8 9 10 11 12 Displaying 64-70 of 112 Articles

Fred R. Shapiro, the editor of The Yale Book of Quotations, is constantly on the lookout for new quotations that might make the cut for the next edition of his authoritative quotation dictionary. Below, find out what he thinks are the top ten quotations of 2009.  Continue reading...
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A couple of weeks ago, Merriam-Webster announced their top words of 2009 based on the intensity of lookups to its online dictionary and thesaurus. Now Dictionary.com has their own announcement of the most looked-up words of the past year. Though the main list is full of usual suspects like affect and effect (perennial stumpers even for native English speakers), the "top gainer" is a very unusual word: esurient, meaning 'extremely hungry; desirous; greedy.' What might explain the ravenous interest in this obscure term?  Continue reading...
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The latest selection for 2009 Word of the Year comes from the good people at Merriam-Webster. Unlike other dictionary publishers that anoint an annual word, Merriam-Webster bases its winner and runners-up on actual user lookups to its online dictionary and thesaurus. So instead of the novelties selected by its competitors (distracted driving from Webster's New World, unfriend from New Oxford American), Merriam-Webster's choice is an old word that worked its way into current events: admonish.  Continue reading...
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Quadrivial Quandary

Software engineer Rudi Seitz has set up a fun challenge he calls Quadrivial Quandary: "Each day we present four words from our favorite dictionary sites. Your challenge is to use them all in a sentence that illustrates their meanings." Join in the logophilia here.
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The New Oxford American Dictionary has announced its Word of the Year for 2009: it's unfriend, defined as "to remove someone as a 'friend' on a social networking site such as Facebook." Readers of this space will be quite familiar with the term, as I discussed it along with similar un-verbs on Word Routes in May and then again in September as a followup to my On Language column in the New York Times Magazine, "The Age of Undoing." It's nice to feel ahead of the curve on this one, but truth be told, unfriending has been going on for many years.  Continue reading...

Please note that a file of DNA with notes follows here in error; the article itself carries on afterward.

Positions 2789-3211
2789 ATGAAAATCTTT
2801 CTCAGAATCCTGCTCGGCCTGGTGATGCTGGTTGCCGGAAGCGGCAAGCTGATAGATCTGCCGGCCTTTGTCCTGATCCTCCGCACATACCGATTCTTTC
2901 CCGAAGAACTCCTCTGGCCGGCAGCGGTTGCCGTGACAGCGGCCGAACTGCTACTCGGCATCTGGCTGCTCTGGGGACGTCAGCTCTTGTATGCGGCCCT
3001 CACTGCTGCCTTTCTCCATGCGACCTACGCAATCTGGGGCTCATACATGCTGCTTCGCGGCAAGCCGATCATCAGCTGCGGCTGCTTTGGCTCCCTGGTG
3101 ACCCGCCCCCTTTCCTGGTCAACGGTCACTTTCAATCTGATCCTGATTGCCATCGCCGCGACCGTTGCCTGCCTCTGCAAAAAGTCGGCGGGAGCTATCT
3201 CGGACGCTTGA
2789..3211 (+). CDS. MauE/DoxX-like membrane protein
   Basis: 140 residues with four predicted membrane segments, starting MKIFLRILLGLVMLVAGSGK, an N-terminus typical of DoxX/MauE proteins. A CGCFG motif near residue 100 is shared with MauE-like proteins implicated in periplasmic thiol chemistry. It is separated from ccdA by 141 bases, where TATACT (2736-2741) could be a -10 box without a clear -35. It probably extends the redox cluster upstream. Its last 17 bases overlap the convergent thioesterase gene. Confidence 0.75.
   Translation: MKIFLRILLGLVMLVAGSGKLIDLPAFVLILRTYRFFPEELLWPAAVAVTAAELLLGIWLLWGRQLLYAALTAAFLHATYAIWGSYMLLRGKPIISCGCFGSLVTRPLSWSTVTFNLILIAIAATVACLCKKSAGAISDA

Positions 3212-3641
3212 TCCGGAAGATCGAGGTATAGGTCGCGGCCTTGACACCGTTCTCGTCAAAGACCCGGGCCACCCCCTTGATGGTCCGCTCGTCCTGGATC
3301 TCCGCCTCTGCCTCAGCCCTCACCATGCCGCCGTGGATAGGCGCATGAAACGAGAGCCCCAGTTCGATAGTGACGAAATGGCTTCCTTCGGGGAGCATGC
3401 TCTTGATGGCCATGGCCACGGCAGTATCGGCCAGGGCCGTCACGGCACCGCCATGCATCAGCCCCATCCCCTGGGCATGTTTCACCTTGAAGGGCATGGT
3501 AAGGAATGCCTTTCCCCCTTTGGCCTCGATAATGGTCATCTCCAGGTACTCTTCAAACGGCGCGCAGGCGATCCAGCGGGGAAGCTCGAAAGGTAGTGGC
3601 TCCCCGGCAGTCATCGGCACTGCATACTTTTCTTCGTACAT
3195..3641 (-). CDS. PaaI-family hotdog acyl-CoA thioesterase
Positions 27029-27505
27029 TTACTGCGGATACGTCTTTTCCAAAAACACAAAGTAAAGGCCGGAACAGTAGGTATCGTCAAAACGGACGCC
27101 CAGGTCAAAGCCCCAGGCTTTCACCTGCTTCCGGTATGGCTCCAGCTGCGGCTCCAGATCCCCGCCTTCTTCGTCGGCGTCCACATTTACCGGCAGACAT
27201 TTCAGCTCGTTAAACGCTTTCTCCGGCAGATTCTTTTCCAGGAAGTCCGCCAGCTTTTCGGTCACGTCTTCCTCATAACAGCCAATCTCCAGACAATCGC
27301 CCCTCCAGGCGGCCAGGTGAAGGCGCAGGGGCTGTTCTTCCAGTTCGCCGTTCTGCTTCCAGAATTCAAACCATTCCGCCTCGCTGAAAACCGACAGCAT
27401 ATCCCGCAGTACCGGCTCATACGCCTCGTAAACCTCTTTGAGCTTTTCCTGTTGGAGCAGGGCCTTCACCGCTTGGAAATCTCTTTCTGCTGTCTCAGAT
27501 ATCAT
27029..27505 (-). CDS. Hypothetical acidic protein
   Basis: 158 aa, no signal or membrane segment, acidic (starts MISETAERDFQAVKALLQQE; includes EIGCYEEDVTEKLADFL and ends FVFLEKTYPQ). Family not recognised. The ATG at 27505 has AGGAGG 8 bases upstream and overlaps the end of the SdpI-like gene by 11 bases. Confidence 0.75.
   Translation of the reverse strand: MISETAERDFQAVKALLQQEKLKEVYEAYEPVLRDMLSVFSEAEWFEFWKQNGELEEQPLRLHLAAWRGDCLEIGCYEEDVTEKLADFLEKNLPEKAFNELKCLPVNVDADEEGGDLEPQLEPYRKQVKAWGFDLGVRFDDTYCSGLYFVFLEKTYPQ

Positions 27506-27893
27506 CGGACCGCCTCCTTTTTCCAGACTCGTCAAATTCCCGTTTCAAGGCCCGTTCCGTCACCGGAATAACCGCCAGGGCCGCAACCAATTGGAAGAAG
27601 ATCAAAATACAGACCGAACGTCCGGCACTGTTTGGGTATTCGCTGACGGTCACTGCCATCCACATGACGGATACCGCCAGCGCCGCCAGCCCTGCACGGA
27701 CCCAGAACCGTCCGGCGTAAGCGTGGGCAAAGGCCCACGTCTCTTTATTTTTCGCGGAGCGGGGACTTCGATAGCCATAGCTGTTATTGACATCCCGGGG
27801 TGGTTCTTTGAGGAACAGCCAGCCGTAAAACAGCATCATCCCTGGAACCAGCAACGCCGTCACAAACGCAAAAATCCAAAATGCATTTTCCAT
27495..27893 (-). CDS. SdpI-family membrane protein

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Leave it to lexicographers to sneak a word like hypallage into a press release. The occasion is the Word of the Year from Webster's New World Dictionary (yes, it's Word of the Year season already). Webster's New World chose distracted driving as its Word of the Year for 2009, defined as "use of a cellphone or other portable electronic device while operating a motor vehicle." The press release notes that distracted driving features a "linguistic catch" that is "frequently seen in poetry": hypallage. Say what?  Continue reading...
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The Case for Dictionary Day

In the Boston Globe, lexicographer Erin McKean makes a compelling case for turning Dictionary Day (Noah Webster's birthday on October 16th) into a national holiday. Read her column here.
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8 9 10 11 12 Displaying 64-70 of 112 Articles